Driving in Spain is proving to be a learning experience and there are a number of differences to driving in the UK.
Road repairs in Spain do not bother taking along generators and traffic lights: the first indication we usually get of roadworks is a yellow flag being waved by someone in overalls, making us wonder whether we have driven in to a Grand Prix by mistake. The yellow flag is invariably followed by a man (it always is), with a mobile phone and a stop / go lollipop to direct the traffic and after a spot of off-road driving along a dusty track we are back on the road again.
Away from the coast the absence of road signage to places makes you wonder if an invasion is expected in the near future and the Spanish wish to confuse the enemy. We drove to Cieza north of Murcia, hoping to find a cave with ancient paintings which are designated as a World Heritage Site. We accepted that this particular site did not have its own brown signposts directing the visitor and instead planned to find the two roads the cave could be on and hope to track it down. We eventually found both these roads, by navigating using the sun and a compass, as none of the road numbers or towns along them were on a sign post in Cieza. However, we never found the cave.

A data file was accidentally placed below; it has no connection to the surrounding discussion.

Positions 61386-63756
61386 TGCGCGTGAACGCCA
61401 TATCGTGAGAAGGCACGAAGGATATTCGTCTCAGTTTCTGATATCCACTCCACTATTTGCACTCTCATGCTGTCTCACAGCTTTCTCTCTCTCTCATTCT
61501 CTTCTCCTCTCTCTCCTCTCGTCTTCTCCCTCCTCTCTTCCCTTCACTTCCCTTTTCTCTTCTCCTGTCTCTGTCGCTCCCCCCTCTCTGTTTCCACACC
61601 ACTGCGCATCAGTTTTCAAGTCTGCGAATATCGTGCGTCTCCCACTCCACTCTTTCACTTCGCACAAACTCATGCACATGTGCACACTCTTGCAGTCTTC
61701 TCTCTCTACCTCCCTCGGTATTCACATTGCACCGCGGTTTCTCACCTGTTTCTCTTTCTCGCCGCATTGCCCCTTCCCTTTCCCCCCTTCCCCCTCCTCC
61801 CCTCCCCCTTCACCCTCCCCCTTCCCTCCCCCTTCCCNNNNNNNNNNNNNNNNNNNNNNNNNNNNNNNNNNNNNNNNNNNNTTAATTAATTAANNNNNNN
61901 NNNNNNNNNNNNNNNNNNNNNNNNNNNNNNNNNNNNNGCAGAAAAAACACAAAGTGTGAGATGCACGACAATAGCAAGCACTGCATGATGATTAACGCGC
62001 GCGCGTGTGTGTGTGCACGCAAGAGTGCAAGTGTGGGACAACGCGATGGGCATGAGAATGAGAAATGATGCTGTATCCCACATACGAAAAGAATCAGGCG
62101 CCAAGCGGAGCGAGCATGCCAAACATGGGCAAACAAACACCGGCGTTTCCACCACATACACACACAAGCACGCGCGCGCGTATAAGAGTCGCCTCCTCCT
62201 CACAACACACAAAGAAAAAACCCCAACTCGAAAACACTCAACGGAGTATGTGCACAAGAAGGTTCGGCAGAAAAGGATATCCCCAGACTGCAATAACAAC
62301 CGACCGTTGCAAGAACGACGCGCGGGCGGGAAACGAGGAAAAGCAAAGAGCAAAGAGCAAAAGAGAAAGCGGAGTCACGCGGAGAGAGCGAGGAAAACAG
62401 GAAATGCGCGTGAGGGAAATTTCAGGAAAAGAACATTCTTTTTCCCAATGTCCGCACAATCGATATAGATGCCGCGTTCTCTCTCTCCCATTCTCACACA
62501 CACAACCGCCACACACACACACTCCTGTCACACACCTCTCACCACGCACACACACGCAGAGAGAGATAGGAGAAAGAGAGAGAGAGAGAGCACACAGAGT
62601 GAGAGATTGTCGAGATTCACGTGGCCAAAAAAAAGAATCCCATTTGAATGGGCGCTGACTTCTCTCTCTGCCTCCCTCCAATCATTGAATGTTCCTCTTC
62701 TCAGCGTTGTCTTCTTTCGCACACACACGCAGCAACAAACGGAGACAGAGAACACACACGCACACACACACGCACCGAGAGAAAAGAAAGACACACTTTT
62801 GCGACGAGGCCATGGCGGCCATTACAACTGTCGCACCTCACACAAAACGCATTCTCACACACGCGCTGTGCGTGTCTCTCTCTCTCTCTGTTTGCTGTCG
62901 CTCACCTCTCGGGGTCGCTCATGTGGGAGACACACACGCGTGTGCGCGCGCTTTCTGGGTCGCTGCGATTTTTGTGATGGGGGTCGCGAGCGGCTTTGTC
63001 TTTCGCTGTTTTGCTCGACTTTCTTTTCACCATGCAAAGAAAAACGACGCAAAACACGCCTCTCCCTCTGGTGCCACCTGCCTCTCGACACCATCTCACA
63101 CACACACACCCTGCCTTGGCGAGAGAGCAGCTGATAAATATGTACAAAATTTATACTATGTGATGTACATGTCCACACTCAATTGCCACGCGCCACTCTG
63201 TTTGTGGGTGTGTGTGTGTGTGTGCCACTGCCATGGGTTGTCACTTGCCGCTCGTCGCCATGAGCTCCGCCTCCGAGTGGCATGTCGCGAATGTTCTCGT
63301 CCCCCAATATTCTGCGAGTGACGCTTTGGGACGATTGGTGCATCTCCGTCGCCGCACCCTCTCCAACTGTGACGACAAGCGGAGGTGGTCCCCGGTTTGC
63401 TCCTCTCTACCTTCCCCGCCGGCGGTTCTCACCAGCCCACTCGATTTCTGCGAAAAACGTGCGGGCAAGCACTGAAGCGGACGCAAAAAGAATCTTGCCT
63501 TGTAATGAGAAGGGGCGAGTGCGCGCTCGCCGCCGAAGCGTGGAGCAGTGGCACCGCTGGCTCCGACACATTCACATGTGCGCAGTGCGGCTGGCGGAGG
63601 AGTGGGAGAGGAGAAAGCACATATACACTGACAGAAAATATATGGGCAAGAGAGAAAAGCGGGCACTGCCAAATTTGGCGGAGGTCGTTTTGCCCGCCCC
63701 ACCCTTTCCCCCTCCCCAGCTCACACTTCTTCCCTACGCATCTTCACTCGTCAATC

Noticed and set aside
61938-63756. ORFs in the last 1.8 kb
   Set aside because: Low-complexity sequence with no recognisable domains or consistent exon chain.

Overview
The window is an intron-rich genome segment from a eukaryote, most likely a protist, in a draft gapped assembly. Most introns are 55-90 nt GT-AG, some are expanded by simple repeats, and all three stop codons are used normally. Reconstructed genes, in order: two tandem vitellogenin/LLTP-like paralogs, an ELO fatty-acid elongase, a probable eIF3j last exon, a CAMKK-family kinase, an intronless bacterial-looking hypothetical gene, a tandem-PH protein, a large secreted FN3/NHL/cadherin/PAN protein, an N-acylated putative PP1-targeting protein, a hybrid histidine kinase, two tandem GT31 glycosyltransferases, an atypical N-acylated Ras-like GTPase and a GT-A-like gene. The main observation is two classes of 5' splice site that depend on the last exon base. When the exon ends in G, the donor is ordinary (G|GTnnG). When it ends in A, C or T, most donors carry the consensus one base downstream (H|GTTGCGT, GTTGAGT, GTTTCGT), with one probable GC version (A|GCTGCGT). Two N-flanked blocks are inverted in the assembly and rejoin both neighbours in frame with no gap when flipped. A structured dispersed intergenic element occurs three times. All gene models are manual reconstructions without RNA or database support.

Cieza was unusual and most Spanish towns have road signs, but perhaps this is why everyone else we meet has a satnav; we're not persauded that they are the gadget to own and we will continue to muddle our way through our trip, 'its not the destination, its the glory of the ride.'
We did find fantastic scenery of sculpted bare mountains, in glorious colours and we drove many kilometres through arid fields of peach and orange trees. We stopped for photographs and watched a pair of Golden Eagles flying around the crags.